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Some Libraries Raising Their Minimum Wage

by on January 9, 2018

The phrase “living wage” has been bandied about quite a bit recently. It is not, however, just a pipe-dream or a political tool. In an effort to keep up with rising costs of living, many industries are increasing wages as well. The restaurant and other food services industry are especially making strides in terms are raising minimum wages to more resemble a minimum wage. Currently, restaurant workers in California are making $10 per hour; this is nearly four times as much as restaurant workers in the Midwest.1

In an effort to stay ahead of the curve, some libraries are proactively raising their minimum wage. Among them are the Barry-Lawrence Regional Library of Missouri,2 The New York Public Library,3 and the Kansas City Public Library.4 KCPL in particular is noteworthy in that it now offers a $10 per hour minimum wage, in comparison to Missouri’s $7.70.  KCPL Director R. Crosby Kemper III said, “Raising [the library’s minimum wage] is the right thing to do, and we were able financially to raise it without changing what we would otherwise do in terms of hiring new employees, in terms of maintaining our technology and equipment, our computers, buying books, and doing the other things that we would do.”5 The cost of living in Kansas City, and the cost of housing, are also stated as justifications for the change.

There are valid arguments both for and against minimum wage legislation. Notably, arguments for minimum wage tend to be social; workers who might not otherwise be able to protect themselves from employers who would take advantage are bolstered by a minimum wage law.6 Arguments against focus on the economic repercussions of the legislation, pointing out that benefits would be decreased and unemployment would rise as employers seek to balance out the accounting of higher wages.7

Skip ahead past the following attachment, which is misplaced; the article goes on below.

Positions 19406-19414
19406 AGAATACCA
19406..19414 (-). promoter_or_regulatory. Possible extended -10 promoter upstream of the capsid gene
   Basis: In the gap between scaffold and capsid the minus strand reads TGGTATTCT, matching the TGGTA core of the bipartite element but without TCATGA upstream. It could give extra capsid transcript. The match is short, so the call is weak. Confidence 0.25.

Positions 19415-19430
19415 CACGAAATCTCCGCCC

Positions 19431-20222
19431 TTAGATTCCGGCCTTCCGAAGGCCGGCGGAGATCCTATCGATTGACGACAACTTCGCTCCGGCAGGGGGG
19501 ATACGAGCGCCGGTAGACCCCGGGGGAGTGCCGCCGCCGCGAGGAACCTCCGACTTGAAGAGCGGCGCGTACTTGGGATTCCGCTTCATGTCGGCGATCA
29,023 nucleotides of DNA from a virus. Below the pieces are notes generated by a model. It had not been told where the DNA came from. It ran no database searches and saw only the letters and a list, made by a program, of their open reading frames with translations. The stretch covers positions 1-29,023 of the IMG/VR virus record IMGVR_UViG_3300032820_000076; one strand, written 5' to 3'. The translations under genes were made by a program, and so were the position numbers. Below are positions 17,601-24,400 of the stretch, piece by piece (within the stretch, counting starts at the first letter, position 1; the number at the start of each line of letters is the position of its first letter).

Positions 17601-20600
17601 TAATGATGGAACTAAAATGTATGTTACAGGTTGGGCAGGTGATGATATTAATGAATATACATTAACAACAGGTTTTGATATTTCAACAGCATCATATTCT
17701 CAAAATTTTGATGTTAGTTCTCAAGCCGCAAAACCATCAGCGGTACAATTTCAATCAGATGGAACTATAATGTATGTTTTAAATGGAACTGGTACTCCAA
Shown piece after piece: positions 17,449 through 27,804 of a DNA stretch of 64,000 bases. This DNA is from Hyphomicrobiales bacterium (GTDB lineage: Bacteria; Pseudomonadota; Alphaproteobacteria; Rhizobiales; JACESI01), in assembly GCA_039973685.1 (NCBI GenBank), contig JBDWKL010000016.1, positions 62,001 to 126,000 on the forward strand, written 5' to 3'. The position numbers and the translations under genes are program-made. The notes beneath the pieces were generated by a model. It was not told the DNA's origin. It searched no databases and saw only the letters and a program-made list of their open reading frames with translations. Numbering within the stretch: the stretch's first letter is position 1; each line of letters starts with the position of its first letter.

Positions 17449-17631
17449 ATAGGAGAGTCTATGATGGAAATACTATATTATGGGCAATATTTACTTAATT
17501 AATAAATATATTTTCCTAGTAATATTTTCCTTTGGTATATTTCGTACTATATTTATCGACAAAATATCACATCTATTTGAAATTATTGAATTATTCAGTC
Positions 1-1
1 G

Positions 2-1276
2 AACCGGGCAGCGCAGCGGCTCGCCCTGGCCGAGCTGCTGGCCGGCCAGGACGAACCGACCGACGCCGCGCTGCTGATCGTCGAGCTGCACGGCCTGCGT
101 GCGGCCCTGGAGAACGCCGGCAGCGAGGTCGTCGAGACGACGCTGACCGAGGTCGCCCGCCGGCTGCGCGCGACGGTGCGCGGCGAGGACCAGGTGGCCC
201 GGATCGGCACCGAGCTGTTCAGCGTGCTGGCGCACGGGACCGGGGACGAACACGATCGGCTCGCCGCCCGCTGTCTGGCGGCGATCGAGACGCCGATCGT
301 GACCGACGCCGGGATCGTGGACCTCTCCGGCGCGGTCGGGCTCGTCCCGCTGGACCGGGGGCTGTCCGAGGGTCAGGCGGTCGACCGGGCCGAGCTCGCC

As a public service industry, public libraries often find that wages tend to be rather low, especially for staff members who are not classified as professional librarians (librarians holding a Masters in Library Science or Library and Information Science). As Kemper said, low wage workers tend to be stuck in low wage positions but libraries “should close the gap to the extent that [they] can.”8

References

  1. “New Minimum Wage Laws Apply to More Industries,” Accessed November 20, 2017. http://www.governing.com/topics/mgmt/gov-minimum-wage-industries.html
  2. “Barry-Lawrence Library to Raise Minimum Wage,” Accessed November 20, 2017. http://www.cassville-democrat.com/story/2449707.html
  3. “Keeping Up on the Minimum Wage,” Accessed November 20, 2017. https://www.nypl.org/blog/2014/11/20/keeping-minimum-wage
  4. “Kansas City Library Raises Minimum Wage for Employees,” Accessed November 8, 2017. http://lj.libraryjournal.com/2017/10/legislation/kansas-city-public-library-raises-minimum-wage-employees/#_
  5. “The Real Argument for Raising the Minimum Wage,” Accessed November 21, 2017. https://www.forbes.com/sites/johntharvey/2015/07/31/real-argument-for-raising-minimum-wage/#5658d5a0777d
  6. “The Restaurant Industry to Take a Hit With Any Minimum Wage Hike,” Accessed November 21, 2017. https://www.forbes.com/sites/greatspeculations/2016/11/30/the-restaurant-industry-to-take-a-hit-with-any-minimum-wage-hike/#5b7fcfc46c7f
  7. “A $15 Minimum Wage Will Crush the Retail Industry,” Accessed November 21, 2017. https://nypost.com/2016/07/31/a-15-minimum-wage-will-crush-the-retail-industry/
  8. “Kansas City Library Raises Minimum Wage for Employees,” Accessed November 8, 2017. http://lj.libraryjournal.com/2017/10/legislation/kansas-city-public-library-raises-minimum-wage-employees/#_

 


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